The assessee thereupon filed a writ petition in Kerala High Court challenging the validity of the order of re-assessment insofar as it brought a sum of Rs. 48,500 to tax relying on sub-section (2) of section 52 of the Income Tax Act, 1961. The writ petition was allowed, but in appeal, the Full Bench by a majority judgment agreed with the views of the Income Tax officer and dismissed the writ petition. Hence the assessee’s appeal by certificate.
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Whether understatement of consideration in a transfer of property was a necessary condition for attracting the applicability of section 52 sub-section (2) of the Income Tax Act 1961 or it was enough for the Revenue to show that the fair market value of the property as on the date of the transfer exceeds the full value of the consideration declared by the assessee in respect of the transfer by an amount of not less than 15% of the value so declared.
The Revenue argued that on a plain natural construction of the language of section 52, subsection (2), the only condition for attracting the applicability of that provision is that the fair market value of the capital asset transferred by the assessee as on the date of the transfer exceeds the full value of the consideration declared by the assessee in respect of the transfer by an amount of not less than 15% of the value so declared. The assessee objected against the literal constriction of section 52 sub-section (2) as it leads to manifestly unreasonable and absurd consequences.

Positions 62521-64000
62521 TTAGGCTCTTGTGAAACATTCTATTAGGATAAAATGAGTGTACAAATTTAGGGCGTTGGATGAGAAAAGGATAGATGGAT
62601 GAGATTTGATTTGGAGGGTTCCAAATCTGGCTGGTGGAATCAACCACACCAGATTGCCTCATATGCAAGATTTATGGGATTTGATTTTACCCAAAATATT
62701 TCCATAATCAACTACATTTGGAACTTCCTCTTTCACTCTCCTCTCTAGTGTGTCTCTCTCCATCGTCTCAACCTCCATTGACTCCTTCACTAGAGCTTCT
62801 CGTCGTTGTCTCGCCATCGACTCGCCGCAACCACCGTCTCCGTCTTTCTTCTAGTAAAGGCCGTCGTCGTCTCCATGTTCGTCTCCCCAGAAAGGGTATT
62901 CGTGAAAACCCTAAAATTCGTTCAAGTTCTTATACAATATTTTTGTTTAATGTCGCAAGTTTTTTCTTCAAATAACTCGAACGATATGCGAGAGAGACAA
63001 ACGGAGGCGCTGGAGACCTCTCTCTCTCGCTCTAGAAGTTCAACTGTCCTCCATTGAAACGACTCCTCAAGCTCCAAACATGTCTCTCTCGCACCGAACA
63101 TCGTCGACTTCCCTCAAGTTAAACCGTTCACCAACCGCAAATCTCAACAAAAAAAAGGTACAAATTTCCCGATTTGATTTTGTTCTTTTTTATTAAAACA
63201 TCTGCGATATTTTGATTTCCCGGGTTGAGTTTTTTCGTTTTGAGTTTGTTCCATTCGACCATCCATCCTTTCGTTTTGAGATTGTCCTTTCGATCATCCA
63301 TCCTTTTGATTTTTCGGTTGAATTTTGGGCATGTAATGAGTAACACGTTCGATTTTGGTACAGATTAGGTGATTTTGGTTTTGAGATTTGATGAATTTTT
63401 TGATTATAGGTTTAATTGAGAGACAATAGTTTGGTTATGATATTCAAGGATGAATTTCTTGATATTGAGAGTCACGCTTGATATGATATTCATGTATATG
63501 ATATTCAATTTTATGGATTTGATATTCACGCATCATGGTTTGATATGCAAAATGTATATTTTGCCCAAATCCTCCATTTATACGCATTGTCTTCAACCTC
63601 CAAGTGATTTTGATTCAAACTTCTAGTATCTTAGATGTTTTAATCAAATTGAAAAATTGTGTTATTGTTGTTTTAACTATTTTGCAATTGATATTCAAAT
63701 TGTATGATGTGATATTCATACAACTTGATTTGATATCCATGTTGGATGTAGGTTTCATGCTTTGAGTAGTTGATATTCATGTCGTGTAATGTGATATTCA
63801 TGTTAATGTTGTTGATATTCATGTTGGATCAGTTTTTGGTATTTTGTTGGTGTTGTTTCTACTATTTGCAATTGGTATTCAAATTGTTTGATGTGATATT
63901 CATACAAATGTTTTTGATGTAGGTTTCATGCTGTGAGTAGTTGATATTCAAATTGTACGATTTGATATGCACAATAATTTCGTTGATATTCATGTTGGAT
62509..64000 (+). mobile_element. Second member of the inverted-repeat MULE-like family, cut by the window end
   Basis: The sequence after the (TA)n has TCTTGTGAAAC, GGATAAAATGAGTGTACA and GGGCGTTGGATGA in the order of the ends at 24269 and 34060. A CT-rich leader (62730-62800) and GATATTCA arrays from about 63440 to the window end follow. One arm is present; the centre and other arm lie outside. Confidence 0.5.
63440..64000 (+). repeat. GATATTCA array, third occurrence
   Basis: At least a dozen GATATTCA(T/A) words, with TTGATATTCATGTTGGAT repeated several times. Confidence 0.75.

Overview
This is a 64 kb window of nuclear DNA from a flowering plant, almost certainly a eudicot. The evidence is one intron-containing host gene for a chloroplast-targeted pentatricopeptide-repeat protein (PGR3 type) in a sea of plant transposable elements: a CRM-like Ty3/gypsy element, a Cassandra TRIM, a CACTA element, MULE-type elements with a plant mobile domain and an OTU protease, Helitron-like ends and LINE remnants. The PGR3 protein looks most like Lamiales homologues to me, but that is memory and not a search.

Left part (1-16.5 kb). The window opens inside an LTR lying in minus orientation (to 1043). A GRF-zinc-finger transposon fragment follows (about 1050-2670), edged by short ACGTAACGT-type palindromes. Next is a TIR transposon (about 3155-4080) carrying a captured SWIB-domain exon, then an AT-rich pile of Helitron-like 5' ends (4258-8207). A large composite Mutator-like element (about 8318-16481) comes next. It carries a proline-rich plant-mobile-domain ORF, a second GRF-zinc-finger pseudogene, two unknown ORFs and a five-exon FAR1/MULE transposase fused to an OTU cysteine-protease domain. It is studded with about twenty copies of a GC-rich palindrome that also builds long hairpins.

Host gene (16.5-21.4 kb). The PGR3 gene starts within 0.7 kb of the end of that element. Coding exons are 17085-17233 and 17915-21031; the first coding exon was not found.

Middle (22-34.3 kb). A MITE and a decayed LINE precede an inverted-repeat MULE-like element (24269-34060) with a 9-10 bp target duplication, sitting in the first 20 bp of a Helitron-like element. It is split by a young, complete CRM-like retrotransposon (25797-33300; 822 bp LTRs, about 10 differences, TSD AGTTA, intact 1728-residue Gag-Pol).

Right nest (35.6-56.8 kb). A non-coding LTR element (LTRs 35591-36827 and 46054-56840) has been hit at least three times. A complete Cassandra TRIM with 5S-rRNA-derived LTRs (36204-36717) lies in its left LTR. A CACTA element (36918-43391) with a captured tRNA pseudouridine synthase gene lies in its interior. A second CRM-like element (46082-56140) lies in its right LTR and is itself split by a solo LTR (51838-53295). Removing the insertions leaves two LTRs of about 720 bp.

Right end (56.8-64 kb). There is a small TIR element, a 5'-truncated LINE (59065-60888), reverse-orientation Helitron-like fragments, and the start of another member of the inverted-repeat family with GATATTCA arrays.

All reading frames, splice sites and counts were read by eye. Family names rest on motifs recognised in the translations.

Judgment with reasoning
The assessee initially preferred a writ petition in Kerala High Court challenging the validity of the order of reassessment in so far as it brought the sum of Rs. 48,500 to tax relying on section 52 sub-section (2) of the Act. The Judge concluded that in the case, it was a perfectly bona fide transaction, and thus, the section could not be invoked.
The Revenue appealed against this decision to a Division Bench of the High Court and having regard to the importance and complexity of the question involved, the Division Bench referred the appeal to a Full Bench of three Judges. The Full Bench heard the appeal and upheld the decision of the Income Tax Officer. The assessee then moved to the Supreme Court.
The Supreme Court observed that a strictly literal interpretation of Section 52(2) cannot be adopted, and it must be construed in the light of the object and purpose of its enactment. As per the well-recognized rule of construction, a statutory provision must be construed in a way that absurdity and mischief are avoided. The Court remarked that there are many situations where the construction suggested on behalf of the Revenue would lead to a wholly unreasonable result that could never have been intended by the legislature.